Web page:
Zoo de Beauval is pleased to announce the birth of a male Brazilian Tapir. The handsome three-week-old has been named Diego.
Attentive mother, Chiquita, has been protectively caring for her sweet, striped son. The new family, including dad Farrusco, is at home in the Zoo’s South American exhibit.
The South American or Brazilian Tapir (Tapirus terrestris) is one of five species in the Tapir family, including: the Mountain Tapir, the Malayan Tapir, the Baird's Tapir, and the Kabomani Tapir.
They are excellent swimmers and divers, but they can also move quickly on land and rugged, mountainous terrain. They have a life span of approximately 25 to 30 years. When frightened, they are known to run toward water to take cover.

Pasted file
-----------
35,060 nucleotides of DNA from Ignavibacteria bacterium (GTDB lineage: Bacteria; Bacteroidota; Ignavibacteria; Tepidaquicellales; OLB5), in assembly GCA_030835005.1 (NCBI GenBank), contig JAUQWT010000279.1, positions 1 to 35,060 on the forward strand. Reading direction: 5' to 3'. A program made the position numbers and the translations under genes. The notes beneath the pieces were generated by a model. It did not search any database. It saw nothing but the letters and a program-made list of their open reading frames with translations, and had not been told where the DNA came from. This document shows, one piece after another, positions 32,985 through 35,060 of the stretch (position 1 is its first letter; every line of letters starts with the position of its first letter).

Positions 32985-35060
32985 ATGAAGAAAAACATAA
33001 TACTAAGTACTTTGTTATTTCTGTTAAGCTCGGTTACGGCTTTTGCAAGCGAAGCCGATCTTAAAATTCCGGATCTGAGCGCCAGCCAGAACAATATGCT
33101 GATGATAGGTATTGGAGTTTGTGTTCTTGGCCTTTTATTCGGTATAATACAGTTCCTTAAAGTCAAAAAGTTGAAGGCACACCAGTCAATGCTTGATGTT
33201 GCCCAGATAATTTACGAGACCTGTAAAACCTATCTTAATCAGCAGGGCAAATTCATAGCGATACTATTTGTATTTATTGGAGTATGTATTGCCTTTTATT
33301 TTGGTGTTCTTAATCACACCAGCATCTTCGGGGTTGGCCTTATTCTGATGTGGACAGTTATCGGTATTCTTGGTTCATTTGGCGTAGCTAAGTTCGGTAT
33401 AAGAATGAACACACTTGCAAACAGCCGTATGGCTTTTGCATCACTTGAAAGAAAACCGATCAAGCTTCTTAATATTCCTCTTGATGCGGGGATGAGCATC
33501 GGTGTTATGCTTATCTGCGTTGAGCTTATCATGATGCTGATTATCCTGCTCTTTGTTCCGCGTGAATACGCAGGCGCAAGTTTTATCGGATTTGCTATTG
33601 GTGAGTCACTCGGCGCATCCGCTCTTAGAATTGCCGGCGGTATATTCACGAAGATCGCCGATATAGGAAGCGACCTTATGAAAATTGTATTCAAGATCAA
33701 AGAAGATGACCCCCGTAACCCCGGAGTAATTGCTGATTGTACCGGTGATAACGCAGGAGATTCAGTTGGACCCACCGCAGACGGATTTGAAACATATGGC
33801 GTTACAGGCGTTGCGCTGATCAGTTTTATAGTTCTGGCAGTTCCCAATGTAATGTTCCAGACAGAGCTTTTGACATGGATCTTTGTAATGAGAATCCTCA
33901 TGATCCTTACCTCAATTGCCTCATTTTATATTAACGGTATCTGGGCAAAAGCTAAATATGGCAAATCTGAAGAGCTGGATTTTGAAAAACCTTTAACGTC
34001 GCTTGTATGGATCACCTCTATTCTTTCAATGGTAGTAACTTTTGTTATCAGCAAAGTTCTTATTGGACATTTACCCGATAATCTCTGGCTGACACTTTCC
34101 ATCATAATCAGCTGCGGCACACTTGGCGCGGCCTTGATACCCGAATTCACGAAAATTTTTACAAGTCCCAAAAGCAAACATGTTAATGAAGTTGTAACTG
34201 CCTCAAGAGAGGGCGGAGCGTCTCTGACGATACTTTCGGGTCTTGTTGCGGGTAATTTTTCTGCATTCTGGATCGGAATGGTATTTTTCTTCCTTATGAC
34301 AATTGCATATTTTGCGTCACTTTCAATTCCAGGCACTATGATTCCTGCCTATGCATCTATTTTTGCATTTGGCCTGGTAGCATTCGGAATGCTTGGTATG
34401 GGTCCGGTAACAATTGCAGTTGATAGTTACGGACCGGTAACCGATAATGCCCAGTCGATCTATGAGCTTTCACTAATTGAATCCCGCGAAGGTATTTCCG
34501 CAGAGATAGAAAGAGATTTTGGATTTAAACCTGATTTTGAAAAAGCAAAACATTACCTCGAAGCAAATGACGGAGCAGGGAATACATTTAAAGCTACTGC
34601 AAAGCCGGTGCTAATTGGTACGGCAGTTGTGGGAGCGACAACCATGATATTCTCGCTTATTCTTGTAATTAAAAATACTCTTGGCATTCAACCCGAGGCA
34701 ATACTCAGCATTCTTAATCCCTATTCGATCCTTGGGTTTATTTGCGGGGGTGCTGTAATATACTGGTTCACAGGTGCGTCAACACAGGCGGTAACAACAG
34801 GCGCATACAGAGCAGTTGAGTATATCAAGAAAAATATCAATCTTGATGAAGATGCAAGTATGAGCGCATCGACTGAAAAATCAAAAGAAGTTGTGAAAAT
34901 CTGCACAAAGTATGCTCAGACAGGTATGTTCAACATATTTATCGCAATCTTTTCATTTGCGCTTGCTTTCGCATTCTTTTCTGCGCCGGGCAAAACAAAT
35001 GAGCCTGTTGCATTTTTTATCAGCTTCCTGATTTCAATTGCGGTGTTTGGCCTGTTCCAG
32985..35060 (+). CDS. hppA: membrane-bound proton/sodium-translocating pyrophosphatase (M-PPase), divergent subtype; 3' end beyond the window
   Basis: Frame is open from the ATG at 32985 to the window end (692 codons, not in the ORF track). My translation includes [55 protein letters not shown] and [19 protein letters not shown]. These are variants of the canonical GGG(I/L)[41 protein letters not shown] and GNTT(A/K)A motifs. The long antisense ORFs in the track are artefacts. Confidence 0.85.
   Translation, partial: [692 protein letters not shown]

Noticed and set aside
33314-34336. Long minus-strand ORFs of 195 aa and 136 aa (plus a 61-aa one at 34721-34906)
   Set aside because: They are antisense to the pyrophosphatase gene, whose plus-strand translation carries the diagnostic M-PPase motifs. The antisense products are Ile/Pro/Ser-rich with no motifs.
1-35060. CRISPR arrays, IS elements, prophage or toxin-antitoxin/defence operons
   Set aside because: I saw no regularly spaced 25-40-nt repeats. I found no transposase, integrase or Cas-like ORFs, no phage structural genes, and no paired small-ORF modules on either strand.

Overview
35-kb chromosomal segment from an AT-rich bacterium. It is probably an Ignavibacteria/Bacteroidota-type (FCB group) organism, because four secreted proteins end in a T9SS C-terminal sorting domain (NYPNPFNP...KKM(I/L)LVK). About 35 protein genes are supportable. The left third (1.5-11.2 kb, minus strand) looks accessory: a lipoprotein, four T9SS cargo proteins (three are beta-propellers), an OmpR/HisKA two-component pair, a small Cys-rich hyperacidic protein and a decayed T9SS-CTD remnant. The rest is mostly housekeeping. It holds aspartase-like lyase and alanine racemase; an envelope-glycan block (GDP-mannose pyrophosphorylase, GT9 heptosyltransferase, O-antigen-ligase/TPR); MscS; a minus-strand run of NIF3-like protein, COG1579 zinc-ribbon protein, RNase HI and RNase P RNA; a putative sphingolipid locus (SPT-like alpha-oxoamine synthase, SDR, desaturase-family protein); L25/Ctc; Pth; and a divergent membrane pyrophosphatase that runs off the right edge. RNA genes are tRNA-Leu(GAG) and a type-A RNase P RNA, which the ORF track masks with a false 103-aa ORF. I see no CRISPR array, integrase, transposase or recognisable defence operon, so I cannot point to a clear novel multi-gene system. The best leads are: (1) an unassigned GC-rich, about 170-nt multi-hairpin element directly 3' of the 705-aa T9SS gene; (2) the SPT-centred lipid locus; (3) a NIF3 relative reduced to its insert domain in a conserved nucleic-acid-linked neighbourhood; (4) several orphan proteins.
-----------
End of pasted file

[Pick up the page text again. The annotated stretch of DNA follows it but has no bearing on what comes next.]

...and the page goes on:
Brazilian Tapirs are herbivores. Using their nose, they can feed on leaves, buds, shoots, and small branches torn from trees, fruit, grasses, and aquatic plants.
They generally mate in late Spring through early Summer. Females go through a gestation period of 13 months (390–395 days) and will typically have one offspring every two years. Newborns weigh about 15 pounds and are weaned at about six months of age.
The Brazilian Tapir is currently classified as “Vulnerable” on the IUCN Red List. Dwindling numbers are due to poaching for meat and hide, as well as habitat destruction. The United States Fish and Wildlife Service designated the species as “Endangered” on June 2, 1970.